At Raptor, we have made a big effort for simplifying the rather complex calculations running behind the scenes of the CLV model when training and validating it's expected performance when applied to your data. The output of the validation displayed in the interface is a simple, binary High or Low indication.
While this is useful in practice, you might be interested in the methods leading to the result of the validation. This article will present the methods used to evaluate the CLV model's ability to make precise predictions of your customers' future behavior.
Training & Validation
When setting up a CLV model, the algorithm learns a mathematical representation of the customer base. This representation is used to predict the CLV and Churn scores for each customer. During setup and again once every day when the model is pushed into production, training and validation succeed through four different evaluation methods that can each be expressed through a graph. All four methods must prove sufficiently strong for performance to be high.
The model is trained on the data available in the data set, and the result of the training is then validated against the actual data. When comparing the model's representation to the actual data, we can determine if the model is precise or not.
As a general rule, the CLV model requires at least four months of data to be able to perform training and validation.
Graph no. 1: Number of customers placing a given number of orders
In this evaluation we look at the number of customers placing any given number of orders in the full available data set. We also determine the number of customers placing any given number of orders according to the mathematical representation inside the model. If the model provides a representation that is sufficiently close to the actual customer distribution, we can expect good predictions from the model.
Graph no. 2: Accumulated number of orders
Here we evaluate the model's ability to predict the number of orders into the future. Since no one knows the future, this evaluation is done by splitting the data in two parts. A training data set and a validation data set. We train the model on the training data set and use that model to predict the number of orders in the validation data set.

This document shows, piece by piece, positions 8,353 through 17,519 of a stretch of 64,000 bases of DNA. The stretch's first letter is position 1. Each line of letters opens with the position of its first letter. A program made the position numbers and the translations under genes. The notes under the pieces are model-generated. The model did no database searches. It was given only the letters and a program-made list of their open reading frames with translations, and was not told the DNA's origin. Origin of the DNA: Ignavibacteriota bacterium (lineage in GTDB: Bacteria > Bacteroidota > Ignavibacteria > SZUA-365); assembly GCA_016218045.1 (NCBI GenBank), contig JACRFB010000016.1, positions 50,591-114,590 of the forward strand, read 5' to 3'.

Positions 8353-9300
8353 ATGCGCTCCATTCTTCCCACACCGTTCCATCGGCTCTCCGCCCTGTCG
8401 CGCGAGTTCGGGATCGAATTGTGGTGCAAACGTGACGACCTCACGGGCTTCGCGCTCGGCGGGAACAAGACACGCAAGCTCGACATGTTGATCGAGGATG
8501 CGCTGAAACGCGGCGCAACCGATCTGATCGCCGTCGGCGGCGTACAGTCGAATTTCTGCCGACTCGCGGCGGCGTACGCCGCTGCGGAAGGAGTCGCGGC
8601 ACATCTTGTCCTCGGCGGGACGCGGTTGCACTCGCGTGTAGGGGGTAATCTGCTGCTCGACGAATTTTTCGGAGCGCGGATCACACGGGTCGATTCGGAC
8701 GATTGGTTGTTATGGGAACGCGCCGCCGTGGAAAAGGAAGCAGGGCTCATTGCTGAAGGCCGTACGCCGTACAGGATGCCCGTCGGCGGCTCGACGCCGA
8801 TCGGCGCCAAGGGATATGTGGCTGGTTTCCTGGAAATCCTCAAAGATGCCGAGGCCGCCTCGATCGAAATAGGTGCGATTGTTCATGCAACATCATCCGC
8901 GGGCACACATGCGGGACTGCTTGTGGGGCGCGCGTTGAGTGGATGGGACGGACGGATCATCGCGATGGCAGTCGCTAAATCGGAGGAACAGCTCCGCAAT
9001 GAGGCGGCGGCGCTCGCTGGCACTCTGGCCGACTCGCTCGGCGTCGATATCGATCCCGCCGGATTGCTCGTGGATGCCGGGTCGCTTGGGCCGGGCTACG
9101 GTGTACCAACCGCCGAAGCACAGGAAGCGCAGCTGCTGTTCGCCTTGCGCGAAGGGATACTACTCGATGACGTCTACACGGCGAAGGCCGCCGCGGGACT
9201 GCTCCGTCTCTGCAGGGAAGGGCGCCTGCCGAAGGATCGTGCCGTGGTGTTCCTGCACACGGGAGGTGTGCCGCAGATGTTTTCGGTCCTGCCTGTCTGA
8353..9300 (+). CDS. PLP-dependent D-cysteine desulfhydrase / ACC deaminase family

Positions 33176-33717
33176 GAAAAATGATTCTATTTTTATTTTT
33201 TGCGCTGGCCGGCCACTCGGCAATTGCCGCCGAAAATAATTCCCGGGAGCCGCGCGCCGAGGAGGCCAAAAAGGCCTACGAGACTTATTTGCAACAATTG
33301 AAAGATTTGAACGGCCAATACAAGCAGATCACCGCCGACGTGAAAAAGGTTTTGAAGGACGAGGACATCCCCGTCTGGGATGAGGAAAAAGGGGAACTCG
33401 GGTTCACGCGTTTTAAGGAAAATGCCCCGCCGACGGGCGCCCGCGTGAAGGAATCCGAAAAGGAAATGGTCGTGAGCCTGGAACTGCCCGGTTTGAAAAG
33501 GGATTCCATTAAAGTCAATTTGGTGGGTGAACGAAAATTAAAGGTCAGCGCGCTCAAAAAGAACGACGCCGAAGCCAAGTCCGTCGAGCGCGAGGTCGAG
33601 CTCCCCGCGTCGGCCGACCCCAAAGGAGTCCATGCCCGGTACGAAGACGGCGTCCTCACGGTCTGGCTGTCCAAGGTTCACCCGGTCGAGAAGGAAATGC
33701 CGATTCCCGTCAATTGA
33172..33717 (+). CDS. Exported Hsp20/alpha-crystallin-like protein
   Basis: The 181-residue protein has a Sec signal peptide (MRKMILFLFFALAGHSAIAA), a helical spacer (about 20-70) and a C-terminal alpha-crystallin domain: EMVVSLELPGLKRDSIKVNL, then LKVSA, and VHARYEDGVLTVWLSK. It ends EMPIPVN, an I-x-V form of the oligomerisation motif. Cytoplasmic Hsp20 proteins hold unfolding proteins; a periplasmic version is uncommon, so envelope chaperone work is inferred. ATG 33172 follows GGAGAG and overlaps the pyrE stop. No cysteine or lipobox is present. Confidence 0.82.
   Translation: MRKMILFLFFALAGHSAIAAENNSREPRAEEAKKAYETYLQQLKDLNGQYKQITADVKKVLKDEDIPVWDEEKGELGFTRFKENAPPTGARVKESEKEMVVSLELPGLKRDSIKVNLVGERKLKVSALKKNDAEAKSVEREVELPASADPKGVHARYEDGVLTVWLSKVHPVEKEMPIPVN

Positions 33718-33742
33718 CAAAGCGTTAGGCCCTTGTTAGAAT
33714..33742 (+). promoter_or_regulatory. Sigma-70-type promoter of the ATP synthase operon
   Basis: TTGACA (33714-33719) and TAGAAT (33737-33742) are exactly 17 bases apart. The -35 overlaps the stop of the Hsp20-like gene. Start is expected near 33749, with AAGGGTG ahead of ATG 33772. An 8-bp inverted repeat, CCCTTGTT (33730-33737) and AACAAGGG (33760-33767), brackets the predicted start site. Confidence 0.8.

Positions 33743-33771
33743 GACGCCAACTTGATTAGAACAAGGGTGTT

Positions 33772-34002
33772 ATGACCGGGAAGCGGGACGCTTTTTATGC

Graph no. 3: Predicted number of orders per customer
In this test we split the available data in two equal parts. One training set from the date of the first data to the middle of the data, and one holdout set from the middle to the date of the last data. We train the CLV model on the training set. We then group all the customers by the number of orders they placed in the training set, and use the model to predict the average number of orders the customers in each group will place in the holdout period. If this estimate is close to the actual number of orders the customers did buy, then the estimate is good. If the model underestimates the number of orders, you might need data for a longer time span before the model can truly estimate the customer return rate.
Graph no. 4: Predicted number of orders per customer when grouped by months since last order
In this test, we group customers by the number of months since the last order and then compare the actual number of orders placed by customers in each group to the predicted number of orders for each customer group.
If you know your sales are distributed very unevenly over a year you might see that the bars representing the actual sales fluctuates. A good model should give a good overall representation of the sale distribution - averaging out variations between the months.
What if the CLV Model indicates low performance?
In general, the CLV Model gets better as more data streams into your CDP.
The model is trained on data from the date of the first data to the middle of the data, and validated on data from the middle to the date of the last data. If you know that your sales differed significantly in between these two periods, that might explain the difference, and might give you confidence in using the model despite the difference. Otherwise you should expect that the model will be more precise if it gets more data.
If not enough data is provided, then the model will not know to what extent your customers are returning, and you need to wait or provide more historic data for the model.
If the model overestimates the number of orders that might be because the holdout data set represents a period with a significantly lower amount of orders compared to the training data set. You can use the model but you need to compensate when interpreting attributes like 'predicted number of future orders' and 'lifetime value'.
The model used in production is trained on the full data set (not the data set split into training and validation), and is therefore expected to be more accurate than shown in this test.